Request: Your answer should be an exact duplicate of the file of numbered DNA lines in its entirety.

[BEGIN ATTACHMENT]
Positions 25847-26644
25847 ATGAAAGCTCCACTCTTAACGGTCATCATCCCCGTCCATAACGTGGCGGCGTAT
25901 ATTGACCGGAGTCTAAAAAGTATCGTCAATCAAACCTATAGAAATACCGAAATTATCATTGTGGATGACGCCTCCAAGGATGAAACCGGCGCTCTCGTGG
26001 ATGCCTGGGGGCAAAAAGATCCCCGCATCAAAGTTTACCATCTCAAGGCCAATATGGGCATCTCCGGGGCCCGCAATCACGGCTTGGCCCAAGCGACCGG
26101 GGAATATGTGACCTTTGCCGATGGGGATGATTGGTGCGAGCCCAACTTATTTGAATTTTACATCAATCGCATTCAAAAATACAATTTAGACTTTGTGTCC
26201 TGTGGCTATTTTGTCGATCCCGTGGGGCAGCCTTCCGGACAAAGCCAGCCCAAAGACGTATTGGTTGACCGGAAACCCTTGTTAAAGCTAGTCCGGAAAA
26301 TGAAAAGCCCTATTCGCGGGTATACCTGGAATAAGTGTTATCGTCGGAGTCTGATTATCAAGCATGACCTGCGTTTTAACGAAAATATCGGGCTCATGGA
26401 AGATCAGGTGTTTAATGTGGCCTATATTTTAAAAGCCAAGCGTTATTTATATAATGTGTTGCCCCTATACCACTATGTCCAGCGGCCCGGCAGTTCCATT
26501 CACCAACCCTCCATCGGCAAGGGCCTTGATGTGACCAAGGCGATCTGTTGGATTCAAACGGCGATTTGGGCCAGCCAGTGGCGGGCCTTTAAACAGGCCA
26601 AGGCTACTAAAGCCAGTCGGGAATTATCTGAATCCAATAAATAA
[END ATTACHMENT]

Positions 25847-26644
25847 ATGAAAGCTCCACTCTTAACGGTCATCATCCCCGTCCATAACGTGGCGGCGTAT
25901 ATTGACCGGAGTCTAAAAAGTATCGTCAATCAAACCTATAGAAATACCGAAATTATCATTGTGGATGACGCCTCCAAGGATGAAACCGGCGCTCTCGTGG
26001 ATGCCTGGGGGCAAAAAGATCCCCGCATCAAAGTTTACCATCTCAAGGCCAATATGGGCATCTCCGGGGCCCGCAATCACGGCTTGGCCCAAGCGACCGG
26101 GGAATATGTGACCTTTGCCGATGGGGATGATTGGTGCGAGCCCAACTTATTTGAATTTTACATCAATCGCATTCAAAAATACAATTTAGACTTTGTGTCC
26201 TGTGGCTATTTTGTCGATCCCGTGGGGCAGCCTTCCGGACAAAGCCAGCCCAAAGACGTATTGGTTGACCGGAAACCCTTGTTAAAGCTAGTCCGGAAAA
26301 TGAAAAGCCCTATTCGCGGGTATACCTGGAATAAGTGTTATCGTCGGAGTCTGATTATCAAGCATGACCTGCGTTTTAACGAAAATATCGGGCTCATGGA
26401 AGATCAGGTGTTTAATGTGGCCTATATTTTAAAAGCCAAGCGTTATTTATATAATGTGTTGCCCCTATACCACTATGTCCAGCGGCCCGGCAGTTCCATT
26501 CACCAACCCTCCATCGGCAAGGGCCTTGATGTGACCAAGGCGATCTGTTGGATTCAAACGGCGATTTGGGCCAGCCAGTGGCGGGCCTTTAAACAGGCCA
26601 AGGCTACTAAAGCCAGTCGGGAATTATCTGAATCCAATAAATAA